Target Charts New Course for Sustainable Seafood

Company Becomes First Major Seafood Retailer To Eliminate Farmed Salmon In All Stores

Media release - January 26, 2010
Citing the significant environmental degradation caused by salmon farming, Target announced today that it will discontinue sales of all farmed salmon products in its stores. Salmon is second only to shrimp in seafood purchases in the United States and the announcement is a first by a major seafood retailer.

"Greenpeace applauds Target's decision to replace farmed salmon with wild Alaskan salmon, a relatively sustainable and healthy product, throughout its operations," said Casson Trenor, Greenpeace's Senior Markets Campaigner. "The company's decision to address this issue represents an incredible willingness to challenge old paradigms in favor of sound science and environmental preservation, as well as provide real market value to its customers. We have no doubt that the leadership will set a new standard for the seafood industry; one we hope is echoed by other retailers."

Target is one of 20 seafood retailers profiled in Greenpeace's sustainable seafood guide, Carting Away the Oceans, which is published several times a year based on an analysis of sustainable seafood policies and practices among major retailers. In the most recent edition, Target had moved to 4th place. Read the report 

Of the 20 largest supermarket chains in the United States, nine have still made no visible effort to increase the sustainability of their seafood operations and continue to ignore scientific warnings about the crisis facing global fisheries and the marine environment. These include: Aldi, Costco, Giant Eagle, H.E.B., Meijer, Price Chopper, Publix, Trader Joe's, and Winn Dixie. Despite the progress of many companies, all continue to stock "red list" seafood like orange roughy, swordfish, or Chilean sea bass - some of the world's most critically imperiled species. While several retailers are working to make improvements, none of the companies featured in the report can yet guarantee that their seafood is legal, much less sustainable.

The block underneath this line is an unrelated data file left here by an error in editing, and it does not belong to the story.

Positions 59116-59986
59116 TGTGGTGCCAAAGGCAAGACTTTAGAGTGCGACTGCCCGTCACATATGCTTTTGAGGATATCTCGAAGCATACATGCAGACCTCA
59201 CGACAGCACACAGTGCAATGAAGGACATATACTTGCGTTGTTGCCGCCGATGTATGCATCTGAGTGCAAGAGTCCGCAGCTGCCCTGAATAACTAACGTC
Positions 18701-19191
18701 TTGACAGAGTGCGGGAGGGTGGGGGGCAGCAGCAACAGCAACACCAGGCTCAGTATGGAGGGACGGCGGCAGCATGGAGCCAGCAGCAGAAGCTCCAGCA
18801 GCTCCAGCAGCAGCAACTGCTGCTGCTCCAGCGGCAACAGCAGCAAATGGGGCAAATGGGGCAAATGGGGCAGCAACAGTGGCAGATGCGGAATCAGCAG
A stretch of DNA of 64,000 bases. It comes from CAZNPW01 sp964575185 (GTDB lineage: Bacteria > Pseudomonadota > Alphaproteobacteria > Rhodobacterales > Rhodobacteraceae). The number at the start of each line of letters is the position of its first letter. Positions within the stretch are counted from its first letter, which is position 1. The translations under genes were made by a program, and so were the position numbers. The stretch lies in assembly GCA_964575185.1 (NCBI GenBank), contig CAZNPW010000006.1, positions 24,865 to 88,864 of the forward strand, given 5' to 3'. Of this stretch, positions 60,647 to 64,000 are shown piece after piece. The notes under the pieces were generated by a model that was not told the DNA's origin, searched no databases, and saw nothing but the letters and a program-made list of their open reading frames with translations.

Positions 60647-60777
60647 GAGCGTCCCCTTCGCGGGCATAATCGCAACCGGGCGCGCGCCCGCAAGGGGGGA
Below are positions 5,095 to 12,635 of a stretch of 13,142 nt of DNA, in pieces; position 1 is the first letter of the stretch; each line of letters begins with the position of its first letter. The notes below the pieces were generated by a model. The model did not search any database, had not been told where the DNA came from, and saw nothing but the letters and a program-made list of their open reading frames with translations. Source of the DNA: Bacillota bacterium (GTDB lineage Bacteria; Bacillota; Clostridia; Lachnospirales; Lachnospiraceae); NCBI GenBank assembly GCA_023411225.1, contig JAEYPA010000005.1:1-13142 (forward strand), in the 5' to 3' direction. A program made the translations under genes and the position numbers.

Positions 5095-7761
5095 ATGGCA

To help ensure the long-term sustainability of fisheries and marine ecosystems, Greenpeace advocates the creation of a worldwide network of marine reserves and fisheries management that is based on a precautionary, ecosystem-based approach. Today, supermarkets can help the oceans and meet consumer demand for sustainable products by refusing to sell seafood from fisheries that:

  • exploit endangered, vulnerable and/or protected species, or species with poor stock status;
  • cause habitat destruction and/or lead to ecosystem alterations;
  • cause negative impacts on other, non-target species;
  • are unregulated, unreported, illegal or managed poorly, and
  • cause negative impacts on local, fishing dependent communities.

VVPR info: Jane Kochersperger, Media Officer, (202) 680-3798 cell; Casson Trenor, Senior Markets Campaigner, (512)-577-3868

Notes: Photos: http://comms.greenpeaceusa.org/20100120salmon/ Contact: Bob Meyers, Photo Editor, (202) 319-2453;

Topics